New Defense Bill Seeks $7.5 Billion for Taiwan, US to ‘Push Back on China’
AP Photo / Wally SantanaAsia & Pacific23:47 16.05.2018(updated 23:48 16.05.2018) Get short URL1
A bill recently reintroduced on Capitol Hill seeks to increase US defense spending by $1.5 billion per year over the next five years to support Taiwan’s defense posture toward China.
The bill “enshrines a generational policy framework to demonstrate US commitment to a free and open Indo-Pacific region,” according to US Senator Cory Gardner’s (R-CO) press office. Dubbed the Asia Reassurance Initiative Act, the bill would increase funding for the US military’s regional presence by funding freedom-of-navigation operations, which Beijing has condemned in the past.
Furthermore, the bill “expresses support for regular arms sales to Taiwan,” the summary from Gardner’s office says. About $150 million annually would be spent “for democracy, rule of law and civil society support, including $10 million annually for freedom of information efforts in North Korea.”
The US State and Defense Departments would jointly spend the funds over five years, setting the total cost of the initiative at $7.5 billion.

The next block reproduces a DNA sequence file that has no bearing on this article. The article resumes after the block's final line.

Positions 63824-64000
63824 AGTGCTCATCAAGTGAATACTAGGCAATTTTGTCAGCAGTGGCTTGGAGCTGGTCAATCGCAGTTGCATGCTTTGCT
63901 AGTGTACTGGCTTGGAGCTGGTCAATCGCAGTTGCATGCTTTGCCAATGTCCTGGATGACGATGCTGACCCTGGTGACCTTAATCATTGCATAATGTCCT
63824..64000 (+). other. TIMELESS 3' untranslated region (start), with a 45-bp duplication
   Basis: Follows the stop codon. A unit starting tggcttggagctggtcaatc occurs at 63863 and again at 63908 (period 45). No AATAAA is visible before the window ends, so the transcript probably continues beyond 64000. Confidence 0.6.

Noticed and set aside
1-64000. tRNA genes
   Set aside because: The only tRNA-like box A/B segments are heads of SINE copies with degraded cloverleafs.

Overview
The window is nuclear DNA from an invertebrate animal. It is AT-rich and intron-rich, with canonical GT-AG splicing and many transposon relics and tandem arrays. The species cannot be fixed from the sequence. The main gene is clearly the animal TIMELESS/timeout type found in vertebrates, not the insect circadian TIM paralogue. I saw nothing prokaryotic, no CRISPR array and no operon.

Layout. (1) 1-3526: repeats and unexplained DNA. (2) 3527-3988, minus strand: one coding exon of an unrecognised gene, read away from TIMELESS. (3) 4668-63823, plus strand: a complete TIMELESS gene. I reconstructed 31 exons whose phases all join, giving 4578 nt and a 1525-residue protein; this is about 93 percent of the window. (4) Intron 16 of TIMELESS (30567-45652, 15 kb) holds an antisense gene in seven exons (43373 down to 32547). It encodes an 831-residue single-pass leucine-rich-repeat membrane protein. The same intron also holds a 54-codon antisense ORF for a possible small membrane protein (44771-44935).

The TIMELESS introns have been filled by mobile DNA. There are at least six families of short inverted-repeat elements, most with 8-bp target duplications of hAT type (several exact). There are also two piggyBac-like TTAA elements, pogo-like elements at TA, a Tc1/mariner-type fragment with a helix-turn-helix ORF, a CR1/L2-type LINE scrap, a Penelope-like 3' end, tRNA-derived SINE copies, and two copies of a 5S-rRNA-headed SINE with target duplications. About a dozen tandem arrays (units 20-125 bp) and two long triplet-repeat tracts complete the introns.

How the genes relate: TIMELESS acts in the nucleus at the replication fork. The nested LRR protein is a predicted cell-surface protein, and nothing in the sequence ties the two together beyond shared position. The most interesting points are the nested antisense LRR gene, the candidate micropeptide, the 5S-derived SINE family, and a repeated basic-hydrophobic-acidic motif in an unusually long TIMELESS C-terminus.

“We’re trying to build a force that’s appropriate to the longer-term challenges with China’s military modernization program,” Assistant Secretary of Defense for Asian and Pacific Security Affairs Randall Schriver said Tuesday.
“We are at a unique moment in history in which the United States needs to communicate to Asia — to allies and adversaries alike — that we are invested in the region,” Senator Ed Markey (D-MA) told reporters on Tuesday, adding that Washington “has the opportunity to push back on China’s efforts to undermine the international system.”
The bill has been introduced before, but without success. “This is not a new concept and this is as close as we’ve come to an Asia-Pacific security initiative,” Gardner said.